Each of the constructional set of the second, third, and fourth reflectors and the constructional set of the sixth, seventh, and eighth reflectors is formed by concave, convex, and concave mirrors, whereby each reflector maintains an appropriate radius of curvature which is neither a large radius of curvature whose absolute value is 5000 mm or greater nor a small radius of curvature whose absolute value is 300 mm or less. Further, while keeping an appropriate radius of curvature in each reflector, an optical system having a high optical performance with a high NA can be achieved.

Further, the fourth reflector M4 is placed in the space between the second reflector M2 and third reflector M3, the third reflector M3 and fourth reflector M4 are respectively constituted by convex and concave reflective optical systems each having a strong power, and the radius of curvature R3 of the third reflector M3 has a small value falling within the range of 400 mm to 2000 mm in the present invention, whereby the third reflector M3 and fourth reflector M4 are easy to produce and inspect, which makes it possible to yield a small, lightweight first imaging optical system.

Though reflecting surfaces are harder to manufacture accurately as they are closer to a plane by increasing their radii of curvature in general, the radius of curvature R2 in the second reflector M2 having a large radius of curvature is suppressed to 3000 mm or less, and the radius of curvature R6 in the sixth reflector M6 is suppressed to 4000 mm or less, whereby reflecting surfaces can be manufactured favorably.

Preferably, in the present invention, the position of the fourth reflector M4 satisfies the following conditional expression (1). Here, d1 is the surface separation between the third reflector M3 and fourth reflector M4, and d2 is the surface separation between the second reflector M2 and third reflector M3.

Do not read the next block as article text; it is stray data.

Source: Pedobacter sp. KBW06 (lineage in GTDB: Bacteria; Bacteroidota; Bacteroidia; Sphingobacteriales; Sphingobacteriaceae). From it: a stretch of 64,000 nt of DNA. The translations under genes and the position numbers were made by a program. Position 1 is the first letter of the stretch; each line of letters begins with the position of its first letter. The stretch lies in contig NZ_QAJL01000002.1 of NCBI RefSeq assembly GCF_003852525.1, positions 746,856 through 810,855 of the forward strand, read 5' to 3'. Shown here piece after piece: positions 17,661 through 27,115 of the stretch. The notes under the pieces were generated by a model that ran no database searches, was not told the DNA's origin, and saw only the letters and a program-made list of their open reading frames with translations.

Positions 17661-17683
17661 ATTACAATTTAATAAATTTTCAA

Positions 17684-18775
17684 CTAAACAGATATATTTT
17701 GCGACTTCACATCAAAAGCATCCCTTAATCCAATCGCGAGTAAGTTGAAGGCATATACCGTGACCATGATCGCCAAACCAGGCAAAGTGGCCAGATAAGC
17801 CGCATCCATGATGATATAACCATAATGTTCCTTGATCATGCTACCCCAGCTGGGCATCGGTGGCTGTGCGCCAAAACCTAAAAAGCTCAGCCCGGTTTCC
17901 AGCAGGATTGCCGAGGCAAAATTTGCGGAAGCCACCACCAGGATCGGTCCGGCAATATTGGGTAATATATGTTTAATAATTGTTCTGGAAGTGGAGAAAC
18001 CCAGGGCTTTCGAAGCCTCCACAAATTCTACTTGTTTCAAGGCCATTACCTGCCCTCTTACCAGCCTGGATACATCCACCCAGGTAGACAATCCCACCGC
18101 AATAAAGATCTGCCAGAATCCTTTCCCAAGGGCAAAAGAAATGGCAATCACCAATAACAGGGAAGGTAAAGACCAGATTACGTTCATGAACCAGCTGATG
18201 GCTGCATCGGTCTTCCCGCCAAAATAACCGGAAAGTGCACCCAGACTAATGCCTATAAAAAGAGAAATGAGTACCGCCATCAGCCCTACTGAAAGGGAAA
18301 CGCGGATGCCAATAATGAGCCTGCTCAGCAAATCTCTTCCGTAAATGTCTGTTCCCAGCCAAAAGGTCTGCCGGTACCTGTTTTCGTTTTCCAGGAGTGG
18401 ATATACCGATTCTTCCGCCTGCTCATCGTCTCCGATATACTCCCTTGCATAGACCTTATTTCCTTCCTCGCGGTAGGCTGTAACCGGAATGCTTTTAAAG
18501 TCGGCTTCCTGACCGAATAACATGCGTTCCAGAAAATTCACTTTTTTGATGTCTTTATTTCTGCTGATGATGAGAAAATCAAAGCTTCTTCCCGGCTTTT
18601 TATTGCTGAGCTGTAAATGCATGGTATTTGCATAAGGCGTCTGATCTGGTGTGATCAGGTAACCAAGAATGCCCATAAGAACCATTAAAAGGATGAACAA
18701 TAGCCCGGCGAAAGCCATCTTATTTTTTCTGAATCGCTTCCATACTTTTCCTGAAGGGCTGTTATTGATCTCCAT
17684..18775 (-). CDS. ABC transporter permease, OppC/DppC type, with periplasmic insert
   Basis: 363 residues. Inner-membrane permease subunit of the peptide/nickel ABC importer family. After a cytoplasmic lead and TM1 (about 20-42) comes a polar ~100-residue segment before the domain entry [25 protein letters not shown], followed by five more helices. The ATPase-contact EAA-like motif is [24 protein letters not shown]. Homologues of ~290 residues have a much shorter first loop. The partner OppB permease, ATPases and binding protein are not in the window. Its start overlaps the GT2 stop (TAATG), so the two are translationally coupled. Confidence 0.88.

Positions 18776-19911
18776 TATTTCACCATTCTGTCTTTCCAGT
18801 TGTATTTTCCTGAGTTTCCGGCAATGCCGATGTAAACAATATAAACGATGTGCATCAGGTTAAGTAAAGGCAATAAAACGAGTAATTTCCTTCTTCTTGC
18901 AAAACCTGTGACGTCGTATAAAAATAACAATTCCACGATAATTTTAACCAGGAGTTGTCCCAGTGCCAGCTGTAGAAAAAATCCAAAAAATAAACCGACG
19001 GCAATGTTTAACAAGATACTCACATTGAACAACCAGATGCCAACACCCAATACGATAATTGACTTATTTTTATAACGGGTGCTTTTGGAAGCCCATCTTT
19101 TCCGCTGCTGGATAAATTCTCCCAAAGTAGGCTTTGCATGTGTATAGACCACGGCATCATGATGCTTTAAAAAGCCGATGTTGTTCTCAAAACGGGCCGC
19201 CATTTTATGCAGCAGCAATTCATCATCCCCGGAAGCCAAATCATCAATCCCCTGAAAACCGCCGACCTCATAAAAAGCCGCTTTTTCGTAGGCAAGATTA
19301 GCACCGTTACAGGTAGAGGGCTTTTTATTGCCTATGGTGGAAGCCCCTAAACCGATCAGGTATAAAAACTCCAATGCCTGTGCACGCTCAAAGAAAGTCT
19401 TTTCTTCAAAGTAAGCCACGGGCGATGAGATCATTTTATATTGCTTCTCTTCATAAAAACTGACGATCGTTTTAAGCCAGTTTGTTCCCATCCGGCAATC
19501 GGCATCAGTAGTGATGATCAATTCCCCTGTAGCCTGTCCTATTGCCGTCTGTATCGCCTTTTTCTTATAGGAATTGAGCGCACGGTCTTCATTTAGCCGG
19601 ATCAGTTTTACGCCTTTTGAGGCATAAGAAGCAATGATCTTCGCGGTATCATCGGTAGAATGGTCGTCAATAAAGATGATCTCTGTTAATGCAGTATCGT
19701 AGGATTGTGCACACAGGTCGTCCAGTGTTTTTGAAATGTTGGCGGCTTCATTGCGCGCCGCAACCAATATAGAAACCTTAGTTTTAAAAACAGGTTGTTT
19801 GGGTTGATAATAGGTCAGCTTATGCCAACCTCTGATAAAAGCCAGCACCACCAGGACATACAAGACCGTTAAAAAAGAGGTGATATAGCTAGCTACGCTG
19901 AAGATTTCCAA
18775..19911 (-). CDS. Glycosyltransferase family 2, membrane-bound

0.2<d1/d2<0.8  (1)

Falling short of the lower limit of conditional expression (1) is unfavorable, since this makes it difficult to distinguish beam bundles incident at the third reflector M3 from beam bundles emitted from the third reflector M3. Exceeding the upper limit of conditional expression (1) is unfavorable, since the diameter of the fourth reflector M4 becomes too large.

Placing an aperture stop immediately in front of the second reflector M2 yields a small optical system keeping beam bundles from being eclipsed, whereas employing a structure in which a reduced image of the first surface is formed on the second surface by double imaging can favorably correct distortion and realize a favorable optical performance while keeping a small size and an imaging magnification at .

Employing the foregoing arrangement suppresses the maximum diameter of reflectors and can appropriately arrange the individual reflectors, aperture stop, and the like without eclipsing beam bundles.

Keeping angles of incidence of beams at the third and sixth reflectors M3 and M6 small can suppress effective diameters of the fourth and fifth reflector M4 and M5 which are likely to become large.

As in the foregoing, the present invention can realize a reflective projection optical system which can have a favorable reflecting characteristic with respect to X-rays and which can favorably correct aberrations as well while keeping reflectors from becoming bulky.

Preferably, the maximum angle A of incidence of beams at the third and sixth reflectors M3 and M6 satisfies the following conditional expression (2):
A<30  (2)

Exceeding the upper limit of conditional expression (2) is unfavorable, since the maximum angle A of incidence of beam at the reflective multilayer film becomes so large that ununiformity of reflection is likely to occur, while a sufficiently high reflectance cannot be obtained.

Preferably, in the present invention, the inclination a between a principal ray of an incident beam at the first reflector M1 from the first surface and an optical axis satisfies the following conditional expression (3):
5<|α|<10  (3)

Exceeding the upper limit of conditional expression (3) is unfavorable, since a shadow caused by reflection becomes more influential when the first surface is provided with a reflective mask. On the other hand, falling short of the lower limit of conditional expression (3) is unfavorable, since incident light and reflected light interfere with each other when the first surface is provided with a reflective mask.

Preferably, the effective diameter (φM of each of the reflectors M1 to M8 satisfies the following conditional expression (4):
φM≦700 nm

Exceeding the upper limit of conditional expression (4) is unfavorable, since the effective diameter of the reflector becomes so large that the optical system increases its size.